How revolutionary will the iPad actually be? There’s a suddenly a big opportunity for Apple to provide a much needed boost to publishing and media brands using enhanced digital content, music, video and social networking. But it’s by no means guaranteed. Here’s my feature as it appeared on the shelves last week, published courtesy of Design Week: (post updated 28 May 2010)
We all knew it would be big news, but just how big will the iPad turn out to be? If you work in the digital media space, the chances are you’ve had one of Apple’s new ’tablets’ knocking around the studio for weeks, while everyone else in the UK waits patiently just to find out the release date.
Even so, the blaze of media coverage has been so prolific that we already know what it looks like, how it works, and that it’s sizzling on the shelves in the US – Macworld reports the iPad hit the one million sales mark in 28 days, almost three times faster than the iPhone.
This article was published in Design Week’s supplement on Continuing Professional Development (May 6th), and can be downloaded from the DW website.
Does the design industry actually need to take training so seriously? After all, design studios are innovative and creative hothouses full of naturally inquisitive and adaptive people who never stop learning and thinking. Everything they do deepens their professional experience and quality of work. We learn on the job, that’s all there is to it.
This sounds like a nice theory but the fact is it doesn’t add up in practice. At the end of the day, all the evidence suggests design groups just aren’t doing enough to train their staff. In fact, design consultancies Continue reading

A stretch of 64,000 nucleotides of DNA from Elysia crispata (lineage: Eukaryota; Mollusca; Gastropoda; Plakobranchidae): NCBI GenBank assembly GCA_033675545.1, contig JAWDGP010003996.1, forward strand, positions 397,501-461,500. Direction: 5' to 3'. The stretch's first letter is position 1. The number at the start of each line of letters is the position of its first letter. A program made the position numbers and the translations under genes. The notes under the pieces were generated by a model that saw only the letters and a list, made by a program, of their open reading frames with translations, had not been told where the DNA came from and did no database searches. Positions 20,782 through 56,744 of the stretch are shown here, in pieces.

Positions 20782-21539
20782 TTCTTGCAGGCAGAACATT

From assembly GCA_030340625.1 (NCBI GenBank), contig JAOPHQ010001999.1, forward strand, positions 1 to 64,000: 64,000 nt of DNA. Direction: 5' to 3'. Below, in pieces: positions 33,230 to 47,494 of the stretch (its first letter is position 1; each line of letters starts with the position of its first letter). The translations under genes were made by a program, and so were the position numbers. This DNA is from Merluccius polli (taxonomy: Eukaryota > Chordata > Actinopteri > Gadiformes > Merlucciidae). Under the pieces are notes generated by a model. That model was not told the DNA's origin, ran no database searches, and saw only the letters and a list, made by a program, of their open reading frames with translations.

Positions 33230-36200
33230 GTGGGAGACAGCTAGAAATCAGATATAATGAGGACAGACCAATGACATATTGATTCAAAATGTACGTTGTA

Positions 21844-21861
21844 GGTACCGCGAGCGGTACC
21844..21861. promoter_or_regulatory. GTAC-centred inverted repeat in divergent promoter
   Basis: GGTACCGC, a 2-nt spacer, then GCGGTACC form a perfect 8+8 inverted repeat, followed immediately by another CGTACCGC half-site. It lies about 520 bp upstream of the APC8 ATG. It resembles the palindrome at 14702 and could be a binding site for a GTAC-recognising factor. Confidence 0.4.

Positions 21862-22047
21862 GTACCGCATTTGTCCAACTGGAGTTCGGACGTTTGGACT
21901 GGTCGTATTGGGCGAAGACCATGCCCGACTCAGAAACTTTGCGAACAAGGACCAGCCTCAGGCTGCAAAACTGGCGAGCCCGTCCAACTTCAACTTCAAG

Despite predictions that this would be the first truly digital election, it really hasn’t felt like it. Facebook managed to recruit the young vote, but there was no Obama-like swelling of the ranks, nor any great campaigning moments for any party. Claims yesterday that the Conservatives had stolen the social media high ground by buying YouTube’s homepage for the day, frankly, felt pretty thin.
But today, as the country and its elected representatives sit in some sort of electoral purdah, the BBC is reporting unprecedented web traffic to its UK news site. We just can’t get enough.
As I sit typing here at 1.19pm, the country sits glued to the networks, waiting for the last 25 of the 650 parliamentary seats to be called, knowing no single party can form a majority on its own. While MPs bargain behind Whitehall’s closed doors the real digital election is happening now, on the broadcasts, posts and chat of the post-election news sites – BBC, ITV, and Sky.
Media owners understand that the race is still on to break the hottest political story since the Obama victory – that someone, we don’t quite know who, will manage to wrestle up a UK coalition government worthy of its own 24 hour news channel for the short time it must surely last.